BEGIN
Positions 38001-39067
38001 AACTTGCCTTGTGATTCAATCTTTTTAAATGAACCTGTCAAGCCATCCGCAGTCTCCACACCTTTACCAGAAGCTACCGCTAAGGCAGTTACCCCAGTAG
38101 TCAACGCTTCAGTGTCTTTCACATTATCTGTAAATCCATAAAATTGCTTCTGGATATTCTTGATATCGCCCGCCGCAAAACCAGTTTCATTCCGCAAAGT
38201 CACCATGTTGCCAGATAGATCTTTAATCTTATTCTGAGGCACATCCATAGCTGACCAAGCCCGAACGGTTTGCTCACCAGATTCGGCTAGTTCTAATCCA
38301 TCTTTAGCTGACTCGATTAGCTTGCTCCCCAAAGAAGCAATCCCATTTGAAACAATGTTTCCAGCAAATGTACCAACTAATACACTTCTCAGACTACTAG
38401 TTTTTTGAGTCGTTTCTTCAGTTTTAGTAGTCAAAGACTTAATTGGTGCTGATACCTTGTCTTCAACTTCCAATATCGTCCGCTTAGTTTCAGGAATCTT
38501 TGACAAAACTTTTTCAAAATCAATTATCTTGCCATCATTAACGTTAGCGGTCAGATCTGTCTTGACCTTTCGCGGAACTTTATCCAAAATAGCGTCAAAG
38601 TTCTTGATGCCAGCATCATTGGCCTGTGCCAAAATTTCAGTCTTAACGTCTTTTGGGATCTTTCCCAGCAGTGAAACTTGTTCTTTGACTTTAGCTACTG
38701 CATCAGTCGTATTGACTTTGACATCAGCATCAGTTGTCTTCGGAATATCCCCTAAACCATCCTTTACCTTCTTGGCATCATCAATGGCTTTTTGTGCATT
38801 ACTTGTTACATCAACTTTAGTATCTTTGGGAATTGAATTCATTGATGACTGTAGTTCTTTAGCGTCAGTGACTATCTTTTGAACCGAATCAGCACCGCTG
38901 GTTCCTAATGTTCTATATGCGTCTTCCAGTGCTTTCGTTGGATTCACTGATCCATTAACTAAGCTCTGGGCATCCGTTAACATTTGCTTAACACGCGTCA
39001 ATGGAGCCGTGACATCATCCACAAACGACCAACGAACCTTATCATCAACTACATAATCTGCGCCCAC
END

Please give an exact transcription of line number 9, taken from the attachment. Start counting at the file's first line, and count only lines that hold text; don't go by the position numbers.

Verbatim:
38701 CATCAGTCGTATTGACTTTGACATCAGCATCAGTTGTCTTCGGAATATCCCCTAAACCATCCTTTACCTTCTTGGCATCATCAATGGCTTTTTGTGCATT